In the summer, J received settlement status (also called indefinite leave to remain), and we signed a three year lease on our current house. Three years is a good long time to plan to be somewhere, and makes it worth it to change some things that are bothering me - thus the DIY. J receiving settled status means that the other three of us may now apply, and I will take what a friend calls "the stupid test" - aka the Life in the UK test - on Thursday. Will we have the applications in before 2020 comes calling? I hope so. It will be nice to have that settled (pun intended).

While I can't say they come under the banner of permanence, there are also some other questions which were settled and some responsibilities that I let go of this year. It feels like I am moving forward with a better sense of what works for me. Maybe I am moving into a more permanent life balance? It would be optimistic to think so, but as that was my other word for 2019, I'm just going to go with it, and now dash off for a little more DIY (new curtains!) before dinner.

Monday, November 4, 2019

That Monday Feeling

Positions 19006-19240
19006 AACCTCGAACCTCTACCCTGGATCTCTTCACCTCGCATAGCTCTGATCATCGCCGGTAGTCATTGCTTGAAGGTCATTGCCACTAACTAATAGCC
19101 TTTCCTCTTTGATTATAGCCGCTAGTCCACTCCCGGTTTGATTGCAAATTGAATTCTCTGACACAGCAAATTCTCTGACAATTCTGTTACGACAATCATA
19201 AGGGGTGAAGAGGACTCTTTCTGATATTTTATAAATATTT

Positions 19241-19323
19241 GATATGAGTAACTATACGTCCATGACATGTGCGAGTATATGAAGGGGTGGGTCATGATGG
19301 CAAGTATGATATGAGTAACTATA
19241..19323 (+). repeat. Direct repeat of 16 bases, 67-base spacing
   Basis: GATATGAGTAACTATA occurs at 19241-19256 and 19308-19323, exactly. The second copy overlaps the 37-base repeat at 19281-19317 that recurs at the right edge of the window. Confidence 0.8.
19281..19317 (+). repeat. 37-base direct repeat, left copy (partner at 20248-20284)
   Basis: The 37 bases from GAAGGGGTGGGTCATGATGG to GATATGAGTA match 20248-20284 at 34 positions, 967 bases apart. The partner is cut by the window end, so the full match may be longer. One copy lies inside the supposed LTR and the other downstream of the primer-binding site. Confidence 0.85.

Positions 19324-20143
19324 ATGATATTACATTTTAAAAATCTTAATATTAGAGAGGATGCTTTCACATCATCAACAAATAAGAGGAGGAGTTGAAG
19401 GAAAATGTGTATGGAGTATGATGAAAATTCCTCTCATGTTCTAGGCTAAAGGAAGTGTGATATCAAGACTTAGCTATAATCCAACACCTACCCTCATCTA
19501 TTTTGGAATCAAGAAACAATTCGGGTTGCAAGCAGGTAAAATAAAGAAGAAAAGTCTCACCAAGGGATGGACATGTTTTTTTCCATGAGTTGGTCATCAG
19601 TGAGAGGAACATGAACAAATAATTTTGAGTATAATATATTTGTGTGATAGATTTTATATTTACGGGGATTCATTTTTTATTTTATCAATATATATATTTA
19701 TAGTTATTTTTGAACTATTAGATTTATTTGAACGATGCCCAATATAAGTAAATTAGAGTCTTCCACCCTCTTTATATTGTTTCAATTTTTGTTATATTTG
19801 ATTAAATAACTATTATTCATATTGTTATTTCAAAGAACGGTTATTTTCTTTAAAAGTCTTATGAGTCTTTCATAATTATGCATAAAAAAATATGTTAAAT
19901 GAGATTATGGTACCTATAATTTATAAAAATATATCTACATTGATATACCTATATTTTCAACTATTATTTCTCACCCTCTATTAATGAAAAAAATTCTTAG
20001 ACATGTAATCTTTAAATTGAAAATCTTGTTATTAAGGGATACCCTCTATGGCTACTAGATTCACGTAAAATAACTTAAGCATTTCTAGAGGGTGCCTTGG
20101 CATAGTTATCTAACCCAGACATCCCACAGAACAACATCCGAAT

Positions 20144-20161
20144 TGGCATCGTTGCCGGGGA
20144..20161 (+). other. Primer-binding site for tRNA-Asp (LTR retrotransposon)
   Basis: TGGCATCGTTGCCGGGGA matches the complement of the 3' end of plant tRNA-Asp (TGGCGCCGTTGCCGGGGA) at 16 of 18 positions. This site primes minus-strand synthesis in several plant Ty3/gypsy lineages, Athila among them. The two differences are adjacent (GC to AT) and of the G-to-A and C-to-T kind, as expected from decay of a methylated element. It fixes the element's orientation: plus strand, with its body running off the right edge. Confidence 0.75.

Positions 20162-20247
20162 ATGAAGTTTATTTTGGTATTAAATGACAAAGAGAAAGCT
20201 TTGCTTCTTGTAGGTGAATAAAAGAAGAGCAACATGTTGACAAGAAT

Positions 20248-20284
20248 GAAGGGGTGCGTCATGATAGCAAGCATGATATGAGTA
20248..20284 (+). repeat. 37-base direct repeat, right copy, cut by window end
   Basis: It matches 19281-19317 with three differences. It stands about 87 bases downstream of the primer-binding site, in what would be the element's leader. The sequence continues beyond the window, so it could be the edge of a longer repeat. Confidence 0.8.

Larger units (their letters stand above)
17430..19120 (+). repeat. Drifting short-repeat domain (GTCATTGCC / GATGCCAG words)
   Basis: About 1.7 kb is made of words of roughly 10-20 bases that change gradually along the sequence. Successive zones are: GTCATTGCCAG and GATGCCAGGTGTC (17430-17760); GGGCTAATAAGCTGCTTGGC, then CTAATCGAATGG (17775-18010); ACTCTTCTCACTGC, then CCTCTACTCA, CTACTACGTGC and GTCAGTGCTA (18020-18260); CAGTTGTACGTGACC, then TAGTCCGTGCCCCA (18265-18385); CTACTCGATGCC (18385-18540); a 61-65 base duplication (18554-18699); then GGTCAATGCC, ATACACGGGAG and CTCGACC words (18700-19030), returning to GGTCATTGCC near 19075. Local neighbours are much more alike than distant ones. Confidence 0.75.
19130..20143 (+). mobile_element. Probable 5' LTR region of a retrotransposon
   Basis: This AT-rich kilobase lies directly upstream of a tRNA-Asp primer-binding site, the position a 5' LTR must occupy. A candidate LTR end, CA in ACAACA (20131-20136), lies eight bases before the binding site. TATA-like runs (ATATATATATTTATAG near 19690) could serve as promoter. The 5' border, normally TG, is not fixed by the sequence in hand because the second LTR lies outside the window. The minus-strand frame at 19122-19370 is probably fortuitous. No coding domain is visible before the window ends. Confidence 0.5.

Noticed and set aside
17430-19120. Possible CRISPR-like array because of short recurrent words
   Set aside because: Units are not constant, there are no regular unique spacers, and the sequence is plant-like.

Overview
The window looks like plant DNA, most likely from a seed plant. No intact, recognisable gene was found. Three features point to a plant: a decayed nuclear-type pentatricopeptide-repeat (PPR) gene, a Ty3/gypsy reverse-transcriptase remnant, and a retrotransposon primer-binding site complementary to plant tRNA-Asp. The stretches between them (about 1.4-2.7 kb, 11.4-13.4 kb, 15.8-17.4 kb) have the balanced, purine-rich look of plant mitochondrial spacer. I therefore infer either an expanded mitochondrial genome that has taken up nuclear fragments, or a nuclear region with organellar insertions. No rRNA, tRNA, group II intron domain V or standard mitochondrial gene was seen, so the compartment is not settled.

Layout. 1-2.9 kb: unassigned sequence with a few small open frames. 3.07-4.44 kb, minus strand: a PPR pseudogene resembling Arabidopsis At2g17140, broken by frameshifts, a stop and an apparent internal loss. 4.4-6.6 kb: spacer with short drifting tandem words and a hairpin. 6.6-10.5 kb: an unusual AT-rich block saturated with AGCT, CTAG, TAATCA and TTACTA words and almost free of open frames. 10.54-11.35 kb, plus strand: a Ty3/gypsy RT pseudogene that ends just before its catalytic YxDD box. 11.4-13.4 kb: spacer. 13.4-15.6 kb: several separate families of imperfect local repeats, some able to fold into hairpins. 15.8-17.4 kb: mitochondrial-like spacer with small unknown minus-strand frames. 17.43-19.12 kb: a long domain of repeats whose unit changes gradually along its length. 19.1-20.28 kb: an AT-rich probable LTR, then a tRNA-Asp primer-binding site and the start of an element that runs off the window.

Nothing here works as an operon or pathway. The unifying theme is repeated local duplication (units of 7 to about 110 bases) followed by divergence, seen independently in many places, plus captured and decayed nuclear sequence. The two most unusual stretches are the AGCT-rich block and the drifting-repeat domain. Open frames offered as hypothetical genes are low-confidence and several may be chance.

This is how it goes. I wake up in the morning and stumble downstairs. Make coffee, give treats laced with herbal drops to the cats, return to drink the coffee in bed. This is a luxury, and I know it. My children launch themselves onto the bed. What's for breakfast? Why that again? Ugh. I remind my youngest that this is not a restaurant. My oldest wants to recount her dream to me, loudly. There are arms and legs everywhere, including in my face. Two nights ago I got kicked in the head, hard, as one child launched herself off the other child's bed, just after I'd asked her to please lie down quietly if she wanted me to stay in the room until she fell asleep. My hand instinctively smacked the foot away from my head, and the owner of the offending foot felt I did not apologize enough, or as sincerely as she would have hoped. Good parents don't smack their children. Yes, but it wasn't that kind of smack - I was attempting to protect my head. She told me to go away, then later to come back. That night, I went to bed with a headache.